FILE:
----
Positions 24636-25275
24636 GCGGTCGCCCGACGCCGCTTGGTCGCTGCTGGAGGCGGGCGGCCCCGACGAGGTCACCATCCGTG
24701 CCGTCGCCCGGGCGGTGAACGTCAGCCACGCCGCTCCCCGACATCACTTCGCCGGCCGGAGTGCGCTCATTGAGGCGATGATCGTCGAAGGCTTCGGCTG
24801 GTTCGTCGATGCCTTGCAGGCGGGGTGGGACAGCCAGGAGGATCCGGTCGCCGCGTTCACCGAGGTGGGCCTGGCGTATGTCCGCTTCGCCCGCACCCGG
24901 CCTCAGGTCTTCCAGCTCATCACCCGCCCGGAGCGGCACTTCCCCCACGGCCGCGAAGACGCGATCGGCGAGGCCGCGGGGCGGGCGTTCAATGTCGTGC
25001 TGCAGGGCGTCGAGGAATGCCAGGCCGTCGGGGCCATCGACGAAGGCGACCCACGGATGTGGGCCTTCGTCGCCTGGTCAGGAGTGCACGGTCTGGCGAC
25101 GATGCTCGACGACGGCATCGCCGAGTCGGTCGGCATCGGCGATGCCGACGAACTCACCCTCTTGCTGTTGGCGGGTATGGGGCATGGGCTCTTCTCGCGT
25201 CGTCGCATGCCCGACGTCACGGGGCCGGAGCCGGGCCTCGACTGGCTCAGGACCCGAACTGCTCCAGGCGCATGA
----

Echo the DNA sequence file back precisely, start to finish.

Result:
Positions 24636-25275
24636 GCGGTCGCCCGACGCCGCTTGGTCGCTGCTGGAGGCGGGCGGCCCCGACGAGGTCACCATCCGTG
24701 CCGTCGCCCGGGCGGTGAACGTCAGCCACGCCGCTCCCCGACATCACTTCGCCGGCCGGAGTGCGCTCATTGAGGCGATGATCGTCGAAGGCTTCGGCTG
24801 GTTCGTCGATGCCTTGCAGGCGGGGTGGGACAGCCAGGAGGATCCGGTCGCCGCGTTCACCGAGGTGGGCCTGGCGTATGTCCGCTTCGCCCGCACCCGG
24901 CCTCAGGTCTTCCAGCTCATCACCCGCCCGGAGCGGCACTTCCCCCACGGCCGCGAAGACGCGATCGGCGAGGCCGCGGGGCGGGCGTTCAATGTCGTGC
25001 TGCAGGGCGTCGAGGAATGCCAGGCCGTCGGGGCCATCGACGAAGGCGACCCACGGATGTGGGCCTTCGTCGCCTGGTCAGGAGTGCACGGTCTGGCGAC
25101 GATGCTCGACGACGGCATCGCCGAGTCGGTCGGCATCGGCGATGCCGACGAACTCACCCTCTTGCTGTTGGCGGGTATGGGGCATGGGCTCTTCTCGCGT
25201 CGTCGCATGCCCGACGTCACGGGGCCGGAGCCGGGCCTCGACTGGCTCAGGACCCGAACTGCTCCAGGCGCATGA